It is the beginning of July and days are becoming shorter as another year flies by. Let’s step back and take a look at what is happening in the domestic and global economy as we set our sights on Fourth of July celebrations with picnics, fireworks, parades and, in some cases, some steaks and barley utilization.
First, the U.S. economy is something of a mystery. First quarter gross domestic product (GDP) growth was negative 2.9%. Dusting off the old economics textbook, you will find two quarters of negative GDP growth indicated a recession, which may raise eyebrows and concern. However, the lead economic index (LEI) and its diffusion index, foretellers of the direction of the economy, indicate no concern as both are very positive. The purchasing manager index (PMI), another lead indicator, is in economic growth territory above 50. These indicators suggest solid economic growth should occur in the summer and fall quarters.
Housing starts, the bedrock of both employment and the U.S. economy, are above 1 million annually, but are still below the 1.1 million to 1.5 million metric indicative of sustained economic growth. A headwind to housing starts is the large amount of student debt – $1.1 trillion – which is causing young people to postpone housing purchases up to a decade to actually meet those financial obligations.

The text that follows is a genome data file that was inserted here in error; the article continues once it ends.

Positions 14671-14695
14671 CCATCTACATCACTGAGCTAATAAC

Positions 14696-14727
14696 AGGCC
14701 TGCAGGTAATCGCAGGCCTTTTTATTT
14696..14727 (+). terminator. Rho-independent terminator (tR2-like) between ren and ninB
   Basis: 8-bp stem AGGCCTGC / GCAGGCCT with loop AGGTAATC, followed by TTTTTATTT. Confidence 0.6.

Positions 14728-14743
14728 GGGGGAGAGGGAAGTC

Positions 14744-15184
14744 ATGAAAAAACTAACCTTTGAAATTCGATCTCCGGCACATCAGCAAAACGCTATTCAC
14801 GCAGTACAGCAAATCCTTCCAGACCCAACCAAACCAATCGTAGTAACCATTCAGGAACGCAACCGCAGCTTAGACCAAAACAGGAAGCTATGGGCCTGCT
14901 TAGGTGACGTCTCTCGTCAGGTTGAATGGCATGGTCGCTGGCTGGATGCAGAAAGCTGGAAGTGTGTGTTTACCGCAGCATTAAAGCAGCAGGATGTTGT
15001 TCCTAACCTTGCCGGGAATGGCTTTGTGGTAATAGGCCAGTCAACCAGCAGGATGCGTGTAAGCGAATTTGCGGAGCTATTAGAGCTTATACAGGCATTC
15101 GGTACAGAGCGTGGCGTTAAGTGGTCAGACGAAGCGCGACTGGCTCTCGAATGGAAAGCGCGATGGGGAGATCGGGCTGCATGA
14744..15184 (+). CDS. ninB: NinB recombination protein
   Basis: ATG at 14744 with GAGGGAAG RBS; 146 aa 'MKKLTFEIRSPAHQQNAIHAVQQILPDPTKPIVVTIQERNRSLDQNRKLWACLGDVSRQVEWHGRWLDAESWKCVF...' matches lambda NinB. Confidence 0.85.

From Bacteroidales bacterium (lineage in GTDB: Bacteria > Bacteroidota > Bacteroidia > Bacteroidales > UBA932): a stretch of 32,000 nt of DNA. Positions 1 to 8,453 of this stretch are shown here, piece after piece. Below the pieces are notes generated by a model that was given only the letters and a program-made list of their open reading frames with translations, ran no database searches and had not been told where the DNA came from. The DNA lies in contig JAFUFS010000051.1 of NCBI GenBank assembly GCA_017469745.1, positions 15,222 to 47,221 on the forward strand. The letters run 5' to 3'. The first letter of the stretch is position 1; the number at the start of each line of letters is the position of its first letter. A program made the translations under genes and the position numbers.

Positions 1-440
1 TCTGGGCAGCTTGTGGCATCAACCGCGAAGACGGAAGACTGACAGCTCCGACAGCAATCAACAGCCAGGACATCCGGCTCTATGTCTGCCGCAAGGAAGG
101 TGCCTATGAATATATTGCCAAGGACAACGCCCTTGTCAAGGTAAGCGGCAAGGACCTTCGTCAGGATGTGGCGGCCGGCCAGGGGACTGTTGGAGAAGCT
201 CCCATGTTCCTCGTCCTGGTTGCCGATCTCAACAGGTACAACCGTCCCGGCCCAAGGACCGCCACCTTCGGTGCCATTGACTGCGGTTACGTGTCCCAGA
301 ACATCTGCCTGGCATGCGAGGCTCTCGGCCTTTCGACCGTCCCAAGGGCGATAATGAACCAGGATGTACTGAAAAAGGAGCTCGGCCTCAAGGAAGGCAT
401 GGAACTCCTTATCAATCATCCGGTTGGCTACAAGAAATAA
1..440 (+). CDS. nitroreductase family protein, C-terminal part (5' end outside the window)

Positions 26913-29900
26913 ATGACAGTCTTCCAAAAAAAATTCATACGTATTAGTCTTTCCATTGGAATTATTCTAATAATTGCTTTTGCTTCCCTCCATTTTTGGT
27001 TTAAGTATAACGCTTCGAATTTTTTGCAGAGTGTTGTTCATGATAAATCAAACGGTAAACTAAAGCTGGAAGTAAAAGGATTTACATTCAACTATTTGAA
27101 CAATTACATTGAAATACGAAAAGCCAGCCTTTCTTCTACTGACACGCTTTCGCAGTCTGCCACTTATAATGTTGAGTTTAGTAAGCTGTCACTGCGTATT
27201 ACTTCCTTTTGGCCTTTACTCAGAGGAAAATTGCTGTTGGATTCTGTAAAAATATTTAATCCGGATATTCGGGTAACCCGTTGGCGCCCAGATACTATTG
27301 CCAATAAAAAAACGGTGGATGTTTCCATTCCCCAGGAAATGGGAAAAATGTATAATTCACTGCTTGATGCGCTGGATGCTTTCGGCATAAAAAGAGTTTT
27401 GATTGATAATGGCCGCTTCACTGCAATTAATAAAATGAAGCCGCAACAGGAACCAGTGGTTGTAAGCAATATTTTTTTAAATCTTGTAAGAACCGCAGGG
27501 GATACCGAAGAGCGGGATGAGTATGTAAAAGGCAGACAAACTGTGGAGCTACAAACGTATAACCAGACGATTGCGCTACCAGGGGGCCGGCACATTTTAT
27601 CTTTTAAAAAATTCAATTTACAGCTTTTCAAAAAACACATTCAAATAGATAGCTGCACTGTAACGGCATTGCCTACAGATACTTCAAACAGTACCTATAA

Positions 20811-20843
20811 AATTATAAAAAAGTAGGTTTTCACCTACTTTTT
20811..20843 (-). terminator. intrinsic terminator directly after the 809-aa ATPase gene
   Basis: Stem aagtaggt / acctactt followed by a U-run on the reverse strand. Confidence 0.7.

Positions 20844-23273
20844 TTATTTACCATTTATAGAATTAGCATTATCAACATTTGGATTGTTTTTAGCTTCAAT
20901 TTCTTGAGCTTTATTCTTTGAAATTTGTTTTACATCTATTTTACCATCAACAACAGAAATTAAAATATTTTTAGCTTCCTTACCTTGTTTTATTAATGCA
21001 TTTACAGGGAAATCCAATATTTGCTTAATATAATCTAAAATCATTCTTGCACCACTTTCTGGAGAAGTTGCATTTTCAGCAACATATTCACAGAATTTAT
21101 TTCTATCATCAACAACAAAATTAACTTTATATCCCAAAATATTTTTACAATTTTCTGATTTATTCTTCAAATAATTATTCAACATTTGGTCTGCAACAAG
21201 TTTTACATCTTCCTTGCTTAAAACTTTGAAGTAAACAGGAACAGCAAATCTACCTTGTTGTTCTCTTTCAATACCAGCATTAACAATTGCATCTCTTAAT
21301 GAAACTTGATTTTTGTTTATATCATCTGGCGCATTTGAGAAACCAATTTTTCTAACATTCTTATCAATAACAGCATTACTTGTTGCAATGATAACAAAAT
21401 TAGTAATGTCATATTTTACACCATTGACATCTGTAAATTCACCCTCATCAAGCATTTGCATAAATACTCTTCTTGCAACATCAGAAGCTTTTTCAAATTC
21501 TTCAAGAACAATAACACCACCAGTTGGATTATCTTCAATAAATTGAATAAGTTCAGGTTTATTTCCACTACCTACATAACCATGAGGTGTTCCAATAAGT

The unemployment rate as reported on the nightly news is 6.3%. However, the rest of the story finds this metric is really 12.2% when discouraged workers and those underemployed are included, referred to as U-6 workers. Workers are needed, but the skill base of available workers is mismatched. In some cases the incentive to work is lacking also.
Finally, interest rates should remain low because inflation is benign with a struggling employment and economic growth picture, which is good news for those who have variable rates on operating loans.
Globally, the economic slowdown of emerging nations along with unrest in Ukraine, and now Iraq, bears watching. Remember, spikes in oil prices have been a major contributor to every recession since 1969.
Overall, both the domestic and global economies are muddling along, uninspired by central bank stimulus both here in United States and abroad.